The Dim-Post

December 9, 2013

No future for you

Filed under: Politics — danylmc @ 12:59 pm

According to the Herald’s editorial today:

There will always be a constituency for the Act Party’s founding principles of individual freedom, personal responsibility, small government and lower taxes.

And again in the conclusion:

At the last election, Act secured just 1.07 per cent of the vote. There is absolutely nothing to suggest it would do better next year. For some time, starting over with an alternative neo-liberal party under younger leadership has appeared to be the only viable response to Act’s many woes. The departure of Mr Banks underlines this.

It may take time for a new party to get off the ground. But there will be a constituency for its core philosophy and territory in the political spectrum for it to occupy, all because both of these substantial pluses were squandered by Act.

In the New Zealand Electoral Survey they ask people about their political beliefs. In question B7 of the 2011 survey they ask:

Generally, do you think it should be or should not be the government’s responsibility to provide or ensure:
a) A job for everyone who wants one
b) Decent living standards for all old people
c) Decent living standards for the unemployed
d) Decent housing for those who can’t afford it
e) Free health care for everyone
f) Free education from pre – school through to tertiary and university
This gives us an indication of where voters stand when it comes to the level of government intervention in the economy. If you’re one of Nietzsche’s last men, a loathsome parasite feeding on the work of others then you’re going to answer ‘Should’ or ‘Definitely should’ to 6/6 questions. If you’re a super-human magical wealth creating genius and potential ACT voter then you’re not going to answer ‘Should’ or ‘Definitely should’ to any of them. Here’s the distribution:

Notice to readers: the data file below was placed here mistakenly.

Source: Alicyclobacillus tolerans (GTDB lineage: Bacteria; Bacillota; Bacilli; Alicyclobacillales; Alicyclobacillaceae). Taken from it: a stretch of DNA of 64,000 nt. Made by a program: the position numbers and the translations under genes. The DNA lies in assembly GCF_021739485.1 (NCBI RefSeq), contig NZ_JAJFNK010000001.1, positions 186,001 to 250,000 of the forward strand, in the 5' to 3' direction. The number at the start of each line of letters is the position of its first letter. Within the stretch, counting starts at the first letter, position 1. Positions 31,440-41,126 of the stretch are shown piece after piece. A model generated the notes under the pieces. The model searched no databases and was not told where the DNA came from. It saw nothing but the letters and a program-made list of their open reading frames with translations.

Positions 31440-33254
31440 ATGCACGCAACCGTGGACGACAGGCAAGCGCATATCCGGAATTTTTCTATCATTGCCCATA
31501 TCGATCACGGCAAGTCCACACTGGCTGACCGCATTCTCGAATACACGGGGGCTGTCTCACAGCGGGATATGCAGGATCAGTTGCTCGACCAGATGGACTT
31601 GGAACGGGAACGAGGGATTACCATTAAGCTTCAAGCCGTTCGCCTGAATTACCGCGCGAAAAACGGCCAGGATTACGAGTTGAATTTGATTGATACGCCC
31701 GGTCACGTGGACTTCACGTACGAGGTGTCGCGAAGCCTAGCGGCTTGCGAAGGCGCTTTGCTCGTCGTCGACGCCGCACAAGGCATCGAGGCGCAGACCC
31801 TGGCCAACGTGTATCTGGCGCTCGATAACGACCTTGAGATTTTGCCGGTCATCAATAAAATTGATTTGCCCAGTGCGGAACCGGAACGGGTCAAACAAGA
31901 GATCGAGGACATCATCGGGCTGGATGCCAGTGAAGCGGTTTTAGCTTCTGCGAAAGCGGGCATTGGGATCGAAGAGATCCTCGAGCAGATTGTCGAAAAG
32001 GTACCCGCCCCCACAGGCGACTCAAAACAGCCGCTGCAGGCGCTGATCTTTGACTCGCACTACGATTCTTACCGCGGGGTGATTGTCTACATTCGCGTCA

nzesgovsupport

Another triumph for the moochers and looters! 3.5% of the survey want an ACT-style night-watchman state – less than the 5% threshold. (Actually fewer than this since this includes all the people who just wrote ‘Don’t know’ or simply didn’t answer this question. If you limit it to people who wrote ‘Shouldn’t’ or ‘Definitely shouldn’t’ you’re down to 1.4% of the sample).

Intriguingly, more of the 0/6 respondents voted for Labour than ACT (the vast majority voted National). Depressingly, many of the people in 1/6 and 2/6 columns are near or above retirement age and don’t think the government should do anything except fund superannuation and/or free health care.

Anyway, my point here is that even if you ‘rebrand’ ACT or build a new party and somehow get all the people who identify with its values to vote, and to vote for you, there’s still not enough support to get into Parliament without doing an electorate seat deal.

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21 Comments »

  1. Apart from in 96,99,02 when ACT had around 7% electoral support. So either these people are all dead or changed their ideology.

    Comment by King Kong — December 9, 2013 @ 1:12 pm

  2. Generally, do you think it should be or should not be the government’s responsibility to provide or ensure:

    Ok, here’s one problem with this suite of questions, just off the top of my head.

    There are lots of different ways a government can ‘provide or ensure’ something, and how you think a government might go about doing that is going to be coloured by your pre-existing political beliefs.